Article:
Twenty Years of Burgernomics

Post ImageWay back in 1986, the editor of The Economist had the brilliant idea to invent a Big Mac index, as a “light-hearted introduction to exchange-rate theory.” I first learned of the index roughly three years ago when I took an international economics course, and I thought it was rather ingenious. This year marks the 20th anniversary, so The Economist is looking back on the index:

The Big Mac index is most useful for assessing the exchange rates of countries with similar incomes per head. Thus, among emerging markets, the yuan does indeed look undervalued, while the currencies of Brazil, Turkey, Hungary and the Czech Republic look overvalued. Economists would be unwise to exclude Big Macs from their diet, but Super Size servings would equally be a mistake.

According to the latest edition of the index (May 22), the cheapest place in the world to buy a Big Mac is in China, where it costs just $1.31 USD. The most expensive place is Norway, at $7.09 USD. Here in Canada, we’re only four cents more expensive than our American counterparts, at $3.14 USD.

The index was never intended to be a precise predictor of currency movements, simply a take-away guide to whether currencies are at their correct long-run level. Curiously, however, burgernomics has an impressive record in predicting exchange rates: currencies that show up as overvalued often tend to weaken in later years.

I wonder if it will continue to be as successful in the next twenty years. In any case, I am sure it will continue to be one of the more interesting indexes that economics has produced.

Read: The Economist

Big Oil Profits and Alberta

thought I’d highlight this rather interesting discussion on the big oil
companies and their profits taking place at Robert McClelland’s My Blahg. After describing the profits of Exxon Mobil, Royal Dutch Shell, and Petro-Canada (all up, surprise surprise) Robert had this to say:

Pricks. I say regulate them. And to hell with Alberta if they don’t like it.

And later in the comments he says:

Someone else: And the NEP worked really well last time didn’t it…

Robert: It worked great for Eastern Canada where I live and only care about.

I don’t know if he’s trying to be funny, or if he’s serious, but I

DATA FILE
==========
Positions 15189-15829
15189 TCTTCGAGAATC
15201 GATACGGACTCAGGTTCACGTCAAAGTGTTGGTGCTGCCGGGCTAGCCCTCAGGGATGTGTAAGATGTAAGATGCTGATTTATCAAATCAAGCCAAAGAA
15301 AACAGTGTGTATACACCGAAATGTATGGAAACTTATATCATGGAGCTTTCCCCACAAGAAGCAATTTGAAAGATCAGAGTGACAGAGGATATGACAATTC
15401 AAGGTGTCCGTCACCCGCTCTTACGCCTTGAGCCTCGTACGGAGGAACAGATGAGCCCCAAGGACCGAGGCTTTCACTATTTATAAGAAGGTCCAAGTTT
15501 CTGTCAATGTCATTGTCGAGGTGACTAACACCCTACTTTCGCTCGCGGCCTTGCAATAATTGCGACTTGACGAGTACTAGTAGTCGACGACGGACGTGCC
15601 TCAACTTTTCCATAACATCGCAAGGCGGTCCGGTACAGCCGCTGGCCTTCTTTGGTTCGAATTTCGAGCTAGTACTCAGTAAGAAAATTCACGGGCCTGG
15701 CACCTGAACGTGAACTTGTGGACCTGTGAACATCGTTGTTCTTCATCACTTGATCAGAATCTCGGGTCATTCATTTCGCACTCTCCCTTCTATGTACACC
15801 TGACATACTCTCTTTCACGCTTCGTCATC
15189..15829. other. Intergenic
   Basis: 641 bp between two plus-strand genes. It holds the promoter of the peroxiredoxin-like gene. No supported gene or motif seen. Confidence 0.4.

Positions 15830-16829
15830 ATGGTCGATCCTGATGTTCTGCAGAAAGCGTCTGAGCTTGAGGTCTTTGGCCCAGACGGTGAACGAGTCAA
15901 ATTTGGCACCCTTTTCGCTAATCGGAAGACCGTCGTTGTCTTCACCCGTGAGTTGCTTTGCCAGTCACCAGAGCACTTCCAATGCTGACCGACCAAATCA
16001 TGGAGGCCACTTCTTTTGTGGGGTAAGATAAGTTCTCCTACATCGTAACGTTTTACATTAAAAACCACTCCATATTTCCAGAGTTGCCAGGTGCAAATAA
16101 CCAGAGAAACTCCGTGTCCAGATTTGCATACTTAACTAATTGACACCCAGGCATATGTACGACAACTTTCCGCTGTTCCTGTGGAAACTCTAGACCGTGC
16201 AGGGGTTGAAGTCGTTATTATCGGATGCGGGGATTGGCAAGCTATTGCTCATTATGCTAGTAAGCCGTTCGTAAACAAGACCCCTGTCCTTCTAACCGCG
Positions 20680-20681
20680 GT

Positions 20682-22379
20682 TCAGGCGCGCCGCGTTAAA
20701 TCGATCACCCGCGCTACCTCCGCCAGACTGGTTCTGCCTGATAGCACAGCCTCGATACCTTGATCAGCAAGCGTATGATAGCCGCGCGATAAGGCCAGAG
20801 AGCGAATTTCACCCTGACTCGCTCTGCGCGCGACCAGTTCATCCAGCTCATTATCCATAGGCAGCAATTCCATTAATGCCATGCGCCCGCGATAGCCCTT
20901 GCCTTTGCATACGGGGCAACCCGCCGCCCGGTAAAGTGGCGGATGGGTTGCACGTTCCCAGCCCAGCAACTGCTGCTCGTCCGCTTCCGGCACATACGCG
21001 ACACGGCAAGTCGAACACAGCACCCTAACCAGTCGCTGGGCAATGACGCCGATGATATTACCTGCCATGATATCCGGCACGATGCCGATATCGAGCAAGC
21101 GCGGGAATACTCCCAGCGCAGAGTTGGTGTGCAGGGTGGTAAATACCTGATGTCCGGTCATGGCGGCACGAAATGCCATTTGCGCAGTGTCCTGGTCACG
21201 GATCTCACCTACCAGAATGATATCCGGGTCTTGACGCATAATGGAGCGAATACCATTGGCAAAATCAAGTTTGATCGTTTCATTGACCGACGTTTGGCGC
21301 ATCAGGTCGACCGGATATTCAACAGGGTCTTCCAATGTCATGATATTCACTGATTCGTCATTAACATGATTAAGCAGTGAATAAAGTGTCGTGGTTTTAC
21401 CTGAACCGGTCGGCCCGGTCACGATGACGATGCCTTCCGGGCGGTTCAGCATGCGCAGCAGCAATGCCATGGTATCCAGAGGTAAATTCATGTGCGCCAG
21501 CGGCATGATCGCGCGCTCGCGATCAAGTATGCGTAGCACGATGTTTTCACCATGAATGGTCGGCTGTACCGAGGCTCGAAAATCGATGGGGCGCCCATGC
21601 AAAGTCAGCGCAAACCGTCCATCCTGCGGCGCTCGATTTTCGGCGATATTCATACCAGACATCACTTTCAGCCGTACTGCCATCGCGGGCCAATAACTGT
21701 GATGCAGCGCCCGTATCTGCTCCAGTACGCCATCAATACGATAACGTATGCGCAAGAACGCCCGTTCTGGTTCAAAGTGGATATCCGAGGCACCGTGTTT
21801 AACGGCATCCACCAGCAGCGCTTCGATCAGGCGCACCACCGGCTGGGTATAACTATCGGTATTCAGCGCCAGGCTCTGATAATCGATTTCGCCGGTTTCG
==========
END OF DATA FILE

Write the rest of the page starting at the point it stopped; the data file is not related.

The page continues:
thought they were interesting comments nonetheless. I don’t think it’s
fair to blame Alberta for the current rise in prices. There are a
number of different factors, including speculators as explained by Mark Cuban back in September.

Not only that, but Alberta is using at least some of the profits from oil for worthy purposes. For example, we’ve stockpiled lots of Tamiflu and are ready to share.
We’re also investing more in our already top notch childcare
facilities. You can be bitter about the high cost of oil and the amount
Alberta profits, but it’s not like we’re actively spending money to
snub the other provinces!

That being said, I wish Alberta would take the lead and get a
national energy policy started. It would be wise to be proactive about
it, instead of defensive, I think.

MORE: One other thing I wanted to point out – I think Albertans have just as much reason to complain about oil prices as anyone else. The oil is extracted here, refined here, and doesn’t have to travel anywhere else, yet we pay around 90 cents a litre (as of today). How does that make sense? There are absolutely no distribution costs, especially here in Edmonton where we have a number of refineries, yet we pay just as much as everyone else.

Read: My Blahg

A Theory On Technological Innovation

I’m currently taking an Economics course (ECON 222) at the
University of Alberta entitled “Economic Growth, Technology, and
Institutions.” I find it very interesting, which is hardly surprising
given my liberal use of technology and the number of economics courses
I have taken as part of my Computing Science degree. As a result, I
like to think that I know a thing or two about technology and it’s
relation to economics (though I am sure to learn more before this
course is complete). At the very least, I can make some educated
assertions and theories. So today when I came across Tony Long’s Wired
article entitled “Dark Underbelly of Technology
I felt the need to say something, presumably because I’m a blogger and
thus, in his words, “everything [I] say is so interesting it should be
shared with everyone.”

Besides that little swipe at bloggers, it’s actually a well-written
opinion piece. The gist of his column can be found in the second last
paragraph (incidentially, I’m also taking a Sociology course right now,
so perhaps I can touch on that):

Anything that diminishes the value of a single human being poses a
threat to a rational, humane society. When technology can cure a
disease or help you with your homework or bring a little joy to a
shut-in, that’s great. But when it costs you your job, or trashes the
environment, or takes you out of the real world in favor of a virtual
one, or drives your blood pressure through the roof, it’s a monster.